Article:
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A study of human resources development climate in hospitals and its impact on patient satisfaction

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  1. Introduction
  2. The concept of business concept
  3. Elements of strategy
  4. Marketing in the new millennium
  5. Strategic marketing
    1. Evolution of strategic marketing
    2. The changing Indian scenario and the need for strategic marketing
  6. White goods sector - Overview
  7. The major market players
    1. Whirlpool
    2. Electrolux
    3. BPL ltd, Videocon and Voltas ltd
  8. Research methodology
  9. Strategic marketing trends
    1. Introduction
    2. Demand determinants
    3. Marketing mix
  10. Business strategies
  11. Sub sectors
  12. Market growth, size and share
  13. Conclusion
  14. Bibliography

Combining medical technology and the human touch, the health care industry administers care around the clock, responding to the needs of millions of people?from newborns to the critically ill.

Industry organization - About 580,000 establishments make up the health care industry; they vary greatly in terms of size, staffing patterns, and organizational structures. Nearly 77 percent of health care establishments are offices of physicians, dentists, or other health practitioners. Although hospitals constitute only 1 percent of all health care establishments, they employ 35 percent of all workers.

The health care industry includes establishments ranging from small-town private practices of physicians who employ only one medical assistant to busy inner-city hospitals that provide thousands of diverse jobs. In 2006, almost half of non-hospital health care establishments employed fewer than five workers (chart 1). By contrast, 7 out of 10 hospital employees were in establishments with more than 1,000 workers.

Hospitals provide complete medical care, ranging from diagnostic services, to surgery, to continuous nursing care. Some hospitals specialize in treatment of the mentally ill, cancer patients, or children. Hospital-based care may be on an inpatient (overnight) or outpatient basis. The mix of workers needed varies, depending on the size, geographic location, goals, philosophy, funding, organization, and management style of the institution. As hospitals work to improve efficiency, care continues to shift from an inpatient to outpatient basis whenever possible. Many hospitals have expanded into long-term and home health care services, providing a wide range of care for the communities they serve.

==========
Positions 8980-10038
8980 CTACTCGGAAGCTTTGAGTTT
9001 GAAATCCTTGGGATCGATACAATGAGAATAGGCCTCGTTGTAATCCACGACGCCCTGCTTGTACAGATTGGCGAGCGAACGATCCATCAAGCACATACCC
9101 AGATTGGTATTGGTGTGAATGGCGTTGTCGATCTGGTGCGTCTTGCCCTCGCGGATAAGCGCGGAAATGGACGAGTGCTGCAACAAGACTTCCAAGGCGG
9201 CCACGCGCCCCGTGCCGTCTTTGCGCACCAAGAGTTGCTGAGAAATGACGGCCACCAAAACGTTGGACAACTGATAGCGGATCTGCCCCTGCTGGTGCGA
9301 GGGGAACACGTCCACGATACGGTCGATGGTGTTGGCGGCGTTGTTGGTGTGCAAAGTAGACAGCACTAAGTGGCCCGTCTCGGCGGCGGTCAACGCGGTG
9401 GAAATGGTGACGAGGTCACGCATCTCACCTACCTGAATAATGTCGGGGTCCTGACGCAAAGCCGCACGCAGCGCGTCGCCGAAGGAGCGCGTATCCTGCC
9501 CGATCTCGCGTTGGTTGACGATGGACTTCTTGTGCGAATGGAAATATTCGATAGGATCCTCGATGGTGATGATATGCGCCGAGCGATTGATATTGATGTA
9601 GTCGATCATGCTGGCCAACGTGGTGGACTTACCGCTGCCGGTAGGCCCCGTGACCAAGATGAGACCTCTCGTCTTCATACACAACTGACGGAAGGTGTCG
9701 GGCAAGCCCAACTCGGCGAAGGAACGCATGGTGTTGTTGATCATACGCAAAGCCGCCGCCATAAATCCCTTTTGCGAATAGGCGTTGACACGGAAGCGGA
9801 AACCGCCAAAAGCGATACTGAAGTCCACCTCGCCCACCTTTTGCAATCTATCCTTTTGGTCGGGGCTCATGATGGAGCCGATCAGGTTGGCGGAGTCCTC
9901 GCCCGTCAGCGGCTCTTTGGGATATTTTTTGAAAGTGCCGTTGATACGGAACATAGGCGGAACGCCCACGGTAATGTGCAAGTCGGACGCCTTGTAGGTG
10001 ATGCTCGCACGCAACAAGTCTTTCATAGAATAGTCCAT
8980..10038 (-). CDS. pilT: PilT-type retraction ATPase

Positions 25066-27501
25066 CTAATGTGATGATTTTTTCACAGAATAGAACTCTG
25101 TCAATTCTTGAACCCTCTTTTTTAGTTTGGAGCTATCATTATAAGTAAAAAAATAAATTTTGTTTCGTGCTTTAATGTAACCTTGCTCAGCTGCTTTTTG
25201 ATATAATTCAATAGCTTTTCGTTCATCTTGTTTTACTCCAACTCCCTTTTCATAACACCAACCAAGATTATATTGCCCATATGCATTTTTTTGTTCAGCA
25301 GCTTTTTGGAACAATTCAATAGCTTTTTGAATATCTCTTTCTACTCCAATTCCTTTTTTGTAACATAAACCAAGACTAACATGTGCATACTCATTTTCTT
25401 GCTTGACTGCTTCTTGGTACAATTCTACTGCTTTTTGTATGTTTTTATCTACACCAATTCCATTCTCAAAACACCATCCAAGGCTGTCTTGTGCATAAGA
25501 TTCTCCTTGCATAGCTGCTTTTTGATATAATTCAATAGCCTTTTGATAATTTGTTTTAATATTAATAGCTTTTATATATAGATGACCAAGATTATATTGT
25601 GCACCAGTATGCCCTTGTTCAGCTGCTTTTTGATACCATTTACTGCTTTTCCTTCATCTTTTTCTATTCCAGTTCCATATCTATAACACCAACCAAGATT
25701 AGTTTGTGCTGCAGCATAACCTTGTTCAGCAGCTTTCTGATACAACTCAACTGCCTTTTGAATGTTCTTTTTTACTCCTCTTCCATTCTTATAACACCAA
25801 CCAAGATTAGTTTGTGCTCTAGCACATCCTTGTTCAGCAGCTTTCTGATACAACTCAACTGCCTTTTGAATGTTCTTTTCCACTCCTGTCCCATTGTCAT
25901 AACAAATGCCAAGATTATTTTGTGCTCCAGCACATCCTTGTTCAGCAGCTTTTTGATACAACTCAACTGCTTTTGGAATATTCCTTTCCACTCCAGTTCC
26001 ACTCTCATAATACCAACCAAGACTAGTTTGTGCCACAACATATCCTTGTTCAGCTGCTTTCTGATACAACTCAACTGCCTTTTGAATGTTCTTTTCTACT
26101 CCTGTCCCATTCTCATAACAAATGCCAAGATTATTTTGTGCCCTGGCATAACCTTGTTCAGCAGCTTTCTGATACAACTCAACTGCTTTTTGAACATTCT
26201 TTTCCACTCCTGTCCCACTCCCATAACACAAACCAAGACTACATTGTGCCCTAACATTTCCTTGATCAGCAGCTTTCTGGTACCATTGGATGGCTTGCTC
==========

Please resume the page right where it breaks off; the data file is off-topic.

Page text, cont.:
[...] Nursing care facilities had a higher rate of Health care workers involved in direct patient care must take precautions to prevent back strain from lifting patients and equipment; to minimize exposure to radiation and caustic chemicals; and to guard against infectious diseases, such as AIDS, tuberculosis, and hepatitis. Home care personnel who make house calls are exposed to the possibility of being injured in highway accidents, all types of overexertion when assisting patients, and falls inside and outside homes. Employment As the largest industry in 2006, health care provided 14 million jobs? 13.6 million jobs for wage and salary workers and about 438,000 jobs for self- employed and unpaid family workers. [...]

[...] India Offers Both Best, Worst of Health Care Most of India's billion-plus people struggle with a public health care system that is overburdened in cities and virtually nonexistent in villages. On the other hand, private health care is booming, and the country's state-of-the art hospitals and highly skilled doctors even attract patients from countries where health care costs are much higher. The challenge before India is to make such top quality care accessible for the majority of its people. When Pardip Singh's elder brother fell ill with a severe nerve ailment in a remote village in the eastern state of Bihar, he brought him all the way to New Delhi's All India Institute of Medical Sciences - the country's premier government-run hospital. [...]

[...] Introduction This paper considers health sector reform and its impact on human resources for health (HRH) in developing countries and countries in transition. Health sector reform has been defined as the "sustained purposeful change to improve the efficiency, equity and effectiveness of the health sector". Health sector reform involves many fundamental changes to the way in which public services are financed, organized and delivered in both developing and developed countries, and often operates as part of a wider program of public sector reform. [...]

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